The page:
Reexamining the Violence Against Women Act

On behalf of Maynard & Sumner, LLC posted in Domestic Violence on Thursday, February 28, 2013.

After a prolonged political battle, the House of Representatives has sent President Obama the revamped and renewed Violence Against Women’s Act (VAWA) for signature just today. The reauthorization of the bill is being heralded as a victory for women nationwide. However, the prolonged debate over the bill’s renewal has raised an important matter of debate that should continue past the signing of the bill.

One of the primary goals of VAWA is a reduction in the rates of domestic violence that occur annually in the United States. The legislation is written in such a way that the primary mechanisms for achieving this goal are law enforcement officers charged with arresting alleged offenders.

Certainly, the criminal justice system functions to hold individuals accountable for illegal acts. However, it also aims to prevent crime from occurring in the first place and to prevent first-time offenders from becoming repeat offenders. If we as a nation are focusing primarily on locking alleged domestic abusers up rather than treating those with abusive tendencies so that they do not offend in the first place or return back to jail for similar offenses, are we really reaching the primary goals we are setting for ourselves?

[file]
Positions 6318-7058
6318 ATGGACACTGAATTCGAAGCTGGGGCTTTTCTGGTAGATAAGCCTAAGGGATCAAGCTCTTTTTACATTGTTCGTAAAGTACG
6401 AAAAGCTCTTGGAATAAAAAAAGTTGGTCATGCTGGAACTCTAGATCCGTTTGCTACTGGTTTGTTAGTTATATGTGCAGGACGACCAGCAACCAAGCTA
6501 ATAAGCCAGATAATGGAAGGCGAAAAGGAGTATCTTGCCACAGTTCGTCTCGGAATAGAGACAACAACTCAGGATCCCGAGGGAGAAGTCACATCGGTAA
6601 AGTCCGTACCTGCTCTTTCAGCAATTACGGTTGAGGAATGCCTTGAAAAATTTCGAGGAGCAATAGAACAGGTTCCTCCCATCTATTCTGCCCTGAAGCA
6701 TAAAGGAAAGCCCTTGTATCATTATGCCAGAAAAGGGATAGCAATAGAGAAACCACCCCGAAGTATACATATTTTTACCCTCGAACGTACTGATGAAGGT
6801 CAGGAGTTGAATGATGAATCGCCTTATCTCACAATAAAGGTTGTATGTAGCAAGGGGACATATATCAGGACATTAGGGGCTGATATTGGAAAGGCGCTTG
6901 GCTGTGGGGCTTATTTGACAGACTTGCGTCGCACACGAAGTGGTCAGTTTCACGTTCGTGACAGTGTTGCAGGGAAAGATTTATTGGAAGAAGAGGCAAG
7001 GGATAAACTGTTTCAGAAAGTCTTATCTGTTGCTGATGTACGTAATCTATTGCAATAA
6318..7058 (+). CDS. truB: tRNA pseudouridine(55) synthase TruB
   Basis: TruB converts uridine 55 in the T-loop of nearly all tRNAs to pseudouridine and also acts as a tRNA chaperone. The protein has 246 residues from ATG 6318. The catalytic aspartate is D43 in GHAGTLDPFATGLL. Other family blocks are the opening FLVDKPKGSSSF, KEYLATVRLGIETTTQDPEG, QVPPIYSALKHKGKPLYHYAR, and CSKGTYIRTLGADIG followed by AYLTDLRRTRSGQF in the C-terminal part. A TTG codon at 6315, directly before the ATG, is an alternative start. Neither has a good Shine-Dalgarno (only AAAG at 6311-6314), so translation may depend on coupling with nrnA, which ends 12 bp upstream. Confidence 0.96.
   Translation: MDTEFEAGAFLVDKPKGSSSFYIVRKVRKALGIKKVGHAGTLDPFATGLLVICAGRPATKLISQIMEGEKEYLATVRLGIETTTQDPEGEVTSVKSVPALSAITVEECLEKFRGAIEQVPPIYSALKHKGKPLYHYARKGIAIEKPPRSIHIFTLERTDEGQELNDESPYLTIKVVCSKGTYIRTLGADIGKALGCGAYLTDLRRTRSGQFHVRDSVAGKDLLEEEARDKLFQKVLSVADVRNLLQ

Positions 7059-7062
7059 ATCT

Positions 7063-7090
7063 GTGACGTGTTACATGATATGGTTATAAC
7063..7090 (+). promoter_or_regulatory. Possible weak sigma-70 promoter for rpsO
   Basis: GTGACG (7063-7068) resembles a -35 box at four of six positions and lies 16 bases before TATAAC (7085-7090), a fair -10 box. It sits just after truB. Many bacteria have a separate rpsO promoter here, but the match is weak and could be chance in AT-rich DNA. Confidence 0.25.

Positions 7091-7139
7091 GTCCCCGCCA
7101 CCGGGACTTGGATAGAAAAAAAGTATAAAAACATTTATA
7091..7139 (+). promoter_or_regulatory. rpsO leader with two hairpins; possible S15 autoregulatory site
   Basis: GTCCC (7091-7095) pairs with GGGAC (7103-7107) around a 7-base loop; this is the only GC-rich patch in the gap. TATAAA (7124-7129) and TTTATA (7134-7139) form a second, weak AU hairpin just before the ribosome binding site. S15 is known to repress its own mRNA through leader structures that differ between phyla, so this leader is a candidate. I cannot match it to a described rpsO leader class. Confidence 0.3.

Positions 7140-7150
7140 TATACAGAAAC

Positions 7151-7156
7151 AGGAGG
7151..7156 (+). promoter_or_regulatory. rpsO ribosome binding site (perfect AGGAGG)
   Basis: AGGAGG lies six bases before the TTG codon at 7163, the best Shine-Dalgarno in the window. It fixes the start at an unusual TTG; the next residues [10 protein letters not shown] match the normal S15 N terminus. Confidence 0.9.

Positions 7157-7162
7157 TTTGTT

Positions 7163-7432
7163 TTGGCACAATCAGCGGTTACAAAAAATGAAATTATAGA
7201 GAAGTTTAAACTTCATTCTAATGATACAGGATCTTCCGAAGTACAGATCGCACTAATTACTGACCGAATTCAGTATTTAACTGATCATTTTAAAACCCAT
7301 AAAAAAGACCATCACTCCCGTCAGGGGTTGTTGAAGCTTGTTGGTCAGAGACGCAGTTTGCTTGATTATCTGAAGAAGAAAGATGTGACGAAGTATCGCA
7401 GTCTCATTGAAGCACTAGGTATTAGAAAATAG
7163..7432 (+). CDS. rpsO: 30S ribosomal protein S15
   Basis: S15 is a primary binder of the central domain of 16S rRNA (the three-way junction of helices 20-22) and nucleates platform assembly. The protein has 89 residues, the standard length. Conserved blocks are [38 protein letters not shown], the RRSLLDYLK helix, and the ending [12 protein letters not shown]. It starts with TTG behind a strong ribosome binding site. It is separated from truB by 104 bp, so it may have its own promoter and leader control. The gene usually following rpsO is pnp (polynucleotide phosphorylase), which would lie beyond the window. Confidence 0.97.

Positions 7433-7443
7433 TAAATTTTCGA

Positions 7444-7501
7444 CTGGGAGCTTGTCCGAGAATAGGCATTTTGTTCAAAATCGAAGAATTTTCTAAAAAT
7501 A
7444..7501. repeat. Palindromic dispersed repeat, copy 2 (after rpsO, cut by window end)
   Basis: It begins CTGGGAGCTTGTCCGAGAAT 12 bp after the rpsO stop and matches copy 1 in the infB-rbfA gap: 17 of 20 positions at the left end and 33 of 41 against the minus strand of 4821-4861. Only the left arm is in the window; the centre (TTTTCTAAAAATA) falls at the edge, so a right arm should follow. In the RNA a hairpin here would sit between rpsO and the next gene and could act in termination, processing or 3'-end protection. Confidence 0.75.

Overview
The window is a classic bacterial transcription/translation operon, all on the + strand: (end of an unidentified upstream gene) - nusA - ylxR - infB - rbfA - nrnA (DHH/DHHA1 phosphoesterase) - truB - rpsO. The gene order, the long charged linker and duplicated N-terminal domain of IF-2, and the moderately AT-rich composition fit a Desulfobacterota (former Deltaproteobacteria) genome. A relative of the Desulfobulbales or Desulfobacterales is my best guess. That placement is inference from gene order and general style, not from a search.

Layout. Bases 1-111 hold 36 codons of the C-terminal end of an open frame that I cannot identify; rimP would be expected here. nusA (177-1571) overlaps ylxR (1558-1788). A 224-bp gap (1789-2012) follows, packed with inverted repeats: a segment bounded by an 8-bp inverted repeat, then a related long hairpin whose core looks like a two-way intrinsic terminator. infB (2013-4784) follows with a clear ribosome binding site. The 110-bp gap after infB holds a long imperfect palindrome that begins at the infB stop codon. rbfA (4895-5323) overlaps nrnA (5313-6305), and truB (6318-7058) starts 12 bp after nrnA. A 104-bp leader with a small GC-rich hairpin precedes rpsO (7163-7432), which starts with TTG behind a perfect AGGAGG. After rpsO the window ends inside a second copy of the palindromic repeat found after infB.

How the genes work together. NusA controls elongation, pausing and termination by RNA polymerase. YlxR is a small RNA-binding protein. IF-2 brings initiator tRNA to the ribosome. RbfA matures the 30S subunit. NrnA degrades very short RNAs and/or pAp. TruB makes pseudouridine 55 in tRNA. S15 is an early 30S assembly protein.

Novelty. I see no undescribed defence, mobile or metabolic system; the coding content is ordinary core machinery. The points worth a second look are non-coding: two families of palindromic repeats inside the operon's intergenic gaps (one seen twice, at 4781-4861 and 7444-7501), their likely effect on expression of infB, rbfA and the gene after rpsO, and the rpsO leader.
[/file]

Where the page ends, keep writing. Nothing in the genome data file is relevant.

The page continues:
In addition, mandatory arrest provisions may be causing the problem of domestic violence to exist underground with increasing frequency. Experts suggest that VAWA’s emphasis on arrest above all other courses of action is leading domestic violence to persist in many homes where victims are hesitant to call law enforcement or are holding out that anger management and other tools will eventually solve the issue.

No one can dispute that domestic violence is a sincere problem in our society and must be addressed. However, the debate over the renewal of VAWA has led a great many Americans to question how we are addressing the issue and whether our approach should be reformed. Hard evidence and the principles that define the criminal justice system seem to suggest that reform is indeed necessary.

Source: TIME, “What’s Wrong with the Violence Against Women Act?” Kate Pickert, Feb. 27, 2013

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